Patients of The Ohio State University Wexner Medical Center needing an ostomy bag will now receive some extra care, due in part to Jessica and Eric Harder of Marion, Ohio.

As someone who has battled irritable bowel disease for more than 18 years, Jessica was treated at many hospitals, by many doctors. Her disease eventually brought her to Ohio State Wexner Medical Center, where a temporary ostomy saved her life after medications had failed to keep her in remission. They didn’t just care for me physically, but care about my emotional well-being as well,” shares Jessica.

Their Story

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Ostomy is the surgical creation of an opening from an internal structure within the body to the outside of the body that can be temporary or permanent.

It is estimated that up to 400 patients annually will require a surgery at Ohio State Wexner Medical Center that will result in the patient needing a gastrointestinal ostomy bag. The emotional burden of dealing with an ostomy can be devastating, as patients face incredible changes in body image, self-esteem, sexuality and quality of life. Often patients express fear, concern, worry and embarrassment regarding their ostomies, but may not have adequate support to handle these feelings.  

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Wanting to recognize the work of her care team and empower other patients like her, Jessica and her husband, Eric, launched the Gastrointestinal (GI) Ostomy Bag Program at Ohio State Wexner Medical Center.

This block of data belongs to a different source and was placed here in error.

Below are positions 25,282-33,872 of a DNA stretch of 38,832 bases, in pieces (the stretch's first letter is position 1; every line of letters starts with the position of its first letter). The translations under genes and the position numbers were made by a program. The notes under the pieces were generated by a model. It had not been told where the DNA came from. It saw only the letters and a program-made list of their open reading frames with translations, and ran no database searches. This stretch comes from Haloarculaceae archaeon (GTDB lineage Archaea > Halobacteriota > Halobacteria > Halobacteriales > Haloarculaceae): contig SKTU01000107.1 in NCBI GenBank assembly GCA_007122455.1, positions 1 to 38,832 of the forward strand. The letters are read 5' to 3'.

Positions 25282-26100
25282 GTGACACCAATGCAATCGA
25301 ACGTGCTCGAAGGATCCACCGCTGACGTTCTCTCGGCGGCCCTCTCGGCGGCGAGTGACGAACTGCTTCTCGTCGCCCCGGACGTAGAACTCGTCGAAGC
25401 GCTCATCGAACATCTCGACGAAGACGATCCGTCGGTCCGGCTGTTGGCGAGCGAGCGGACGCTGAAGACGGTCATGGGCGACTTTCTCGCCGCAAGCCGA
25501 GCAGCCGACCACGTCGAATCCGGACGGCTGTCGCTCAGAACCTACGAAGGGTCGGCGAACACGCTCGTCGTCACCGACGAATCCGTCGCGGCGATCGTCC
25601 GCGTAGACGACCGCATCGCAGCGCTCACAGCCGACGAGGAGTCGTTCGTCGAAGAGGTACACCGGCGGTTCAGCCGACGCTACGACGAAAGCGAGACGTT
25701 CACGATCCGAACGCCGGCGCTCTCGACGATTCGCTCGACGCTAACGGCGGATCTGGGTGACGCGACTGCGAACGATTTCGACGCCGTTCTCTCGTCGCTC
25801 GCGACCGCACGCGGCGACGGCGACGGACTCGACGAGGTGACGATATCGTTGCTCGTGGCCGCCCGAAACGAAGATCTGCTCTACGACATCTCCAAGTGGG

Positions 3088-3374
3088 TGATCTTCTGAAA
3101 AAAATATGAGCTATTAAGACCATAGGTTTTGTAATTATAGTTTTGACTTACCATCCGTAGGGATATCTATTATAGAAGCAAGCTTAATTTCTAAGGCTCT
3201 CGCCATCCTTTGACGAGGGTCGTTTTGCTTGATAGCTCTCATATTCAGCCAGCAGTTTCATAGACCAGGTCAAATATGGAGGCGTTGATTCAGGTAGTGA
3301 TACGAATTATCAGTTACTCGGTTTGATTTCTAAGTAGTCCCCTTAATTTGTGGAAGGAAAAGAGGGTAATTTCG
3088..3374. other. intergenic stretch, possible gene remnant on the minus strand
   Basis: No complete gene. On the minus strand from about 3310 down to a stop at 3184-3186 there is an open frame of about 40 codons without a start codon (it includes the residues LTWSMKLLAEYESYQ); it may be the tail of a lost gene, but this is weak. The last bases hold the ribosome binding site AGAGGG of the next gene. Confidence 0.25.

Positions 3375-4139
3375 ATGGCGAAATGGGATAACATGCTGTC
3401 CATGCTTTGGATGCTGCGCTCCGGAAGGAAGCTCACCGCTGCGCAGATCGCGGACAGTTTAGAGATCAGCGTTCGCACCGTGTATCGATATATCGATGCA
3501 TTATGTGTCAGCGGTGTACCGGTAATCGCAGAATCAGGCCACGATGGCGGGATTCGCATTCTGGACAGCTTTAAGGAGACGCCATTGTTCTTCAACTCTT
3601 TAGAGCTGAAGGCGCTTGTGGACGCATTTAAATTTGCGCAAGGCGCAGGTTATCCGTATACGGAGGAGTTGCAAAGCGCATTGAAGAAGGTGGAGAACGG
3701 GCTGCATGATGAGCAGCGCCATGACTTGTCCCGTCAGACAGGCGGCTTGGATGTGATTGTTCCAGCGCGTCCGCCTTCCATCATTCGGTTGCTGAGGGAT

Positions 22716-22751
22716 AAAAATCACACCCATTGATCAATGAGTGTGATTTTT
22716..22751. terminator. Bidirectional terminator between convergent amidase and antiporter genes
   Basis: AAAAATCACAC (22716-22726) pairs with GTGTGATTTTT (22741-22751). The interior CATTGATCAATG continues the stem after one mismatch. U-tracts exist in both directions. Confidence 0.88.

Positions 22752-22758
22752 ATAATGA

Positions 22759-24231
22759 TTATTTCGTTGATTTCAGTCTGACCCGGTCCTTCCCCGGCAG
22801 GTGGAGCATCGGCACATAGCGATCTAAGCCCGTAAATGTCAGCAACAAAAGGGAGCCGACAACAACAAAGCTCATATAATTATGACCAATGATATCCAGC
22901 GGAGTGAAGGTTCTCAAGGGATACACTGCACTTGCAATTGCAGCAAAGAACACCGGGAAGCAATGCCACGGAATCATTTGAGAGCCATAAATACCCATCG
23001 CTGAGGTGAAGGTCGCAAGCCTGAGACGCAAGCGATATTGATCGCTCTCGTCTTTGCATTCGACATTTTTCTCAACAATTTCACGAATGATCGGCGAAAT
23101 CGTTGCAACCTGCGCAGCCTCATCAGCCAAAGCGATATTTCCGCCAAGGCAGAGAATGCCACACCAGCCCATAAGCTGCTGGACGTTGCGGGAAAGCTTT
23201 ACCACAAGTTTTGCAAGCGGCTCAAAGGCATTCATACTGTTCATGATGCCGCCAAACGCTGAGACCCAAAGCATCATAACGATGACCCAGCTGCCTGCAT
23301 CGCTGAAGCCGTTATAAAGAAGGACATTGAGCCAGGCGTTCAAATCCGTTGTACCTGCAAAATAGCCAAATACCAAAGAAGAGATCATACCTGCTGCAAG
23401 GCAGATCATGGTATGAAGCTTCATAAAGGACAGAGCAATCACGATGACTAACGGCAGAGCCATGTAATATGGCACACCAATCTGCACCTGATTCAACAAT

This fundraising endeavor’s goal is to eliminate the unpleasantness of the patient having to see their own body’s output. With the help of Ohio State volunteers, Jessica and Eric will be crafting handmade ostomy bag covers to give to patients after surgery to help give them a sense of support and let them know they are not alone with their feelings.

By raising $25,000 through an Ohio State Wexner Medical Center fundraising page, Jessica estimates they will be able to provide enough bag covers to patients for the next 15 years. “We hope the bag covers remind patients to accept and love themselves no matter what they have and what they are missing. We hope this program is a gateway for the emotional healing to begin and to allow patients to take emotional control over their new identity with an ostomy,” says Jessica.

“In a perfect world, there would be no need to have a GI ostomy bag. Until then, let’s help those needing them live with them beautifully” Jessica says.

Please consider supporting the GI Ostomy Bag Program.

Learn more about creating a personal fundraising page at Ohio State Wexner Medical Center. 

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